R2P in the UN 2005 Reform Summit Document

R2P in the UN 2005 Reform Summit Document

I want to follow up briefly on Kevin’s post earlier re Darfur and responsibility to protect.  Being located in Washington and having a think tank connection – Hoover – as well as a law professor job, I serve on various task forces on international law and foreign policy issues.  I was one of the experts on the Gingrich-Mitchell task force that followed the UN reform process and eventually produced a quite good report on it.  I’ve been on various task forces and public policy panels since that addressed R2P as it came out of the 2005 UN reform.  

What I do not understand is how the UN 2005 final outcome document and its sections on R2P (articles 138-139-140) are supposed to be a genuine advance over the legal situation as it stood at the end of the Kosovo war.  By the end of the Kosovo war, NATO had asserted a right to intervene in Serbia and Kosovo without a Security Council authorization and knowing that, far from one being forthcoming, it would have been vetoed by Russia and possibly China as well. International lawyers find themselves caught in a difficult place, virtuously wanting to intervene, but having a pretty clear understanding that if you take the Charter seriously, you have a legal problem.  So far as I can tell (as someone who does not take the Charter all that seriously), the solution to that problem is to invoke … aspirations.  We will interpret the Charter according to some platonic ideal of what it would protect, if only it were interpreted according to its spirit and, what? The General Will?  I exaggerate, but not by much.  Nato is more than just the United States, and it has the Europeans to serve to channel the General Will that the US will carry out with its warplanes, so, it’s all okay. The words on paper will eventually catch up with the General Will.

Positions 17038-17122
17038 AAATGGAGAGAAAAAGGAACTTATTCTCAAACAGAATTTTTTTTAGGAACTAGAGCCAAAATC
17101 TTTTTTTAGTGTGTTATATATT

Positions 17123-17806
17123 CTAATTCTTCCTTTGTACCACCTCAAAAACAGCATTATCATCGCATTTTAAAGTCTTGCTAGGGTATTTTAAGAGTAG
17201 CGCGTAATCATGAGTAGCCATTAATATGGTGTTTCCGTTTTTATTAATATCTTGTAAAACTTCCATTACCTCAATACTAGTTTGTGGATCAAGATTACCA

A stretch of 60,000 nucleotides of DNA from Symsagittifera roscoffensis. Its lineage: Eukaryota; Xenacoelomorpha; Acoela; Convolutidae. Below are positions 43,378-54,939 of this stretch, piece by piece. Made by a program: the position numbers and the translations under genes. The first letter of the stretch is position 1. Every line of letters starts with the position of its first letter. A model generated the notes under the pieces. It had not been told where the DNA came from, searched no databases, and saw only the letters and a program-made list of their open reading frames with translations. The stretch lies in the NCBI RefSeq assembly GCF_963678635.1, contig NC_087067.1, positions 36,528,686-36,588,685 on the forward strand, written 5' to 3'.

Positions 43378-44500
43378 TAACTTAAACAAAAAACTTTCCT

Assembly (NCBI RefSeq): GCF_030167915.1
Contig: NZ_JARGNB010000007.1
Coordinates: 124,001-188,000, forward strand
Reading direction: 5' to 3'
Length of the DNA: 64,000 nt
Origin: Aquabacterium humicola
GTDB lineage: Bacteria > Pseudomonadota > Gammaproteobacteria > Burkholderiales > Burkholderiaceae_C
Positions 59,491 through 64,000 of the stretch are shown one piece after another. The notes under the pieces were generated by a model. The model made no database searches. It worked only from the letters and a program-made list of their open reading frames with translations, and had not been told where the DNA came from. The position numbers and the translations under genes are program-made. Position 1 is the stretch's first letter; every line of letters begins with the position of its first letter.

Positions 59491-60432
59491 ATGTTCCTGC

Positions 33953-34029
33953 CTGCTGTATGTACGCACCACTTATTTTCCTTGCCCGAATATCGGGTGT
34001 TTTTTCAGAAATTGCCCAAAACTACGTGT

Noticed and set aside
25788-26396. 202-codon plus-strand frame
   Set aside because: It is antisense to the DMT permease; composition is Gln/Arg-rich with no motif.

Russia was left fuming at the time, but the attitude among NATO countries was, as I recall – it was an attitude I shared – it’ll get over it and anyway it’s too weak to matter – and hey, it’s got cheap natural gas, let’s build some more pipelines and we’ll get all economically integrated and stuff!!  Putin seems to be thinking at the time – looking backwards – something very much like, “revenge is a dish best served cold, and it’s cold in northern Europe in the winter …”  On this, I’m not even sure I exaggerate – mostly I wonder what on earth the late, great Raymond Aron would have thought. 

A lot of countries, and not just Russia, watched Kosovo very carefully and not with any great enthusiasm for R2P as it generated a lot of enthusiasm in one of those inflationary bubbles that sometimes develop between idealists of the left and right, liberal internationalists and neocons, around issues like this.  As one of the neocons, I was a definite part of the bubble.  Jack Goldsmith, who is a con but not really a neocon, told me at the time that he thought it was all getting way ahead of itself.  So, come UN reform in 2005.  What happens?  Well, language goes into the document recognizing, for the first time officially, R2P.  That’s the good news of Article 138: